Last week marked the Abley Auckland team's final match against the "Legions of Doom" in our Sub Football tournament. The victory for this game went to the Abley team with a score of 21-2. There were a few ups and down during the 10-match league with 4 losses and 6 wins, but the fun we had and team bonding was the ultimate outcome for us all.
In January 2020, Shane Turner attended the Transportation Research Board (TRB) 99th Annual Meeting in Washington DC, USA. Here is Shane's latest blog about his learnings and experience at this conference.
I met with a client recently who now spends more time in ‘management’ than working on the tools of our trade - I can definitely relate to that! We both agreed that although times have changed, it's still important to keep up your technical skills so every now and then you need to get back on the tools.
Congratulations to Steve Abley, who has been selected by the Minister of Local Government for reappointment as a Development Contribution Commissioner for the next three years.
There's some debate in the scientific fraternity as to when humans first started to speak to each other. Estimates differ wildly from as long ago as 2 million years and the beginning of the human genus, or a little over 50,000 years ago. But regardless of the true date, you can be sure that stories have always played a substantial part in any communication because stories are an amazing way to teach and learn.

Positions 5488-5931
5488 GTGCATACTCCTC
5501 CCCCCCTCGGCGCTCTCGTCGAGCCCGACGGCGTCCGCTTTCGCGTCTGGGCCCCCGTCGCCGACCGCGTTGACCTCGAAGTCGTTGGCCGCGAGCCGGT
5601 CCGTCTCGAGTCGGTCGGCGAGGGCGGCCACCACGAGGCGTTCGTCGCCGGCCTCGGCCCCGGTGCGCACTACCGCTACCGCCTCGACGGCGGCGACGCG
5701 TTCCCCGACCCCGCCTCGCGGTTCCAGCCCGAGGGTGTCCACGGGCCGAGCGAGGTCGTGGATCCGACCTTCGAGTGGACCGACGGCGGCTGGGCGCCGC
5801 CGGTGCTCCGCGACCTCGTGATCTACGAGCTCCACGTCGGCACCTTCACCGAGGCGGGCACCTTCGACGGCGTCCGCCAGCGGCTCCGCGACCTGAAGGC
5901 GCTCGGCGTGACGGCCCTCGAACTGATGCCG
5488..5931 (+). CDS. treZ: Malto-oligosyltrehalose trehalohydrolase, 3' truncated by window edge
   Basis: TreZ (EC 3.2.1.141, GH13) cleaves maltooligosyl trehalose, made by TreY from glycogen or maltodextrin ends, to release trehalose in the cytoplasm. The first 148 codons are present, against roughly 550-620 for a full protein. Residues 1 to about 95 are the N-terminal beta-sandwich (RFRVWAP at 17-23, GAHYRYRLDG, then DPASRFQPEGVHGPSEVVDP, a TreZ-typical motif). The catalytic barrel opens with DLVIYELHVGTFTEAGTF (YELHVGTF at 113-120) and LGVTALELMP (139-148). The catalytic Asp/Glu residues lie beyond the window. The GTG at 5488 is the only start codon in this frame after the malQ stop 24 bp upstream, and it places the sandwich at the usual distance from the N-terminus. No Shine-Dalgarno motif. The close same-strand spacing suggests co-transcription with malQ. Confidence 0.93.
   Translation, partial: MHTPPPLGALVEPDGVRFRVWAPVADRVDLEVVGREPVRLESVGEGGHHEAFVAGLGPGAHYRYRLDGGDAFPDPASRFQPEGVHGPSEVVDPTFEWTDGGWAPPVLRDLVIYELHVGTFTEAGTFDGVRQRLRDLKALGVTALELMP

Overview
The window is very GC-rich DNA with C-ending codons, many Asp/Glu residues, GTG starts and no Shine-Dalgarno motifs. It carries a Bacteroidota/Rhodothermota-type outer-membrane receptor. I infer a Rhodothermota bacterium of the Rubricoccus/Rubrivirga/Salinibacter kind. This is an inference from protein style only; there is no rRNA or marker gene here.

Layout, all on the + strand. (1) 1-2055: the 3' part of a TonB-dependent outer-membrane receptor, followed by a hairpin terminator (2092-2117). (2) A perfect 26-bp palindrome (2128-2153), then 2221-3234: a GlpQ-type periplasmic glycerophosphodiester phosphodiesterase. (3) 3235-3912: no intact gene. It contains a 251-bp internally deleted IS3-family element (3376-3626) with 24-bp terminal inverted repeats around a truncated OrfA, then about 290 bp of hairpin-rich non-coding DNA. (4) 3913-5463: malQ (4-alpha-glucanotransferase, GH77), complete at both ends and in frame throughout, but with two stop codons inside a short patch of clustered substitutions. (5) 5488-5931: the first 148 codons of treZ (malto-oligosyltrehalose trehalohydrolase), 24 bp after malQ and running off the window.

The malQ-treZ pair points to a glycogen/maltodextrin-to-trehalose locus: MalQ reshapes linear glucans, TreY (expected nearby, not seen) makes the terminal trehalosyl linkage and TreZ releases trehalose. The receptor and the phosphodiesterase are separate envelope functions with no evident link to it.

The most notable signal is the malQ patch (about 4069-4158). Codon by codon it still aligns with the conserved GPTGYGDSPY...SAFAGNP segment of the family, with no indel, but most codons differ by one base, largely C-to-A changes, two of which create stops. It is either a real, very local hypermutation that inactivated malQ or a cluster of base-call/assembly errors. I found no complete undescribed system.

On Thursday 27 February, Paul Durdin will be presenting a webinar on "Local Government Road Safety Management Guidance", in conjunction with Austroads.
Congratulations to Shane Turner (Abley), Eddie Cook (KiwiRail) & Shaun Bosher (Stantec) on the great honour of being presented with a “Best Paper Award” at the 2020 Transportation Research Board (TRB) Annual Meeting.
Reducing speed limits to improve road safety are often opposed by people who blame crashes on poor driving ability rather than speed. They claim that well-trained drivers are infallible and can handle high speeds safely. But anyone can make a mistake while driving and due to the laws of physics and human body vulnerability, mistakes at high speed can result in vehicle occupants and other road users being killed or seriously injured. The design and operating speeds of our roads needs to be more forgiving of the mistakes we make.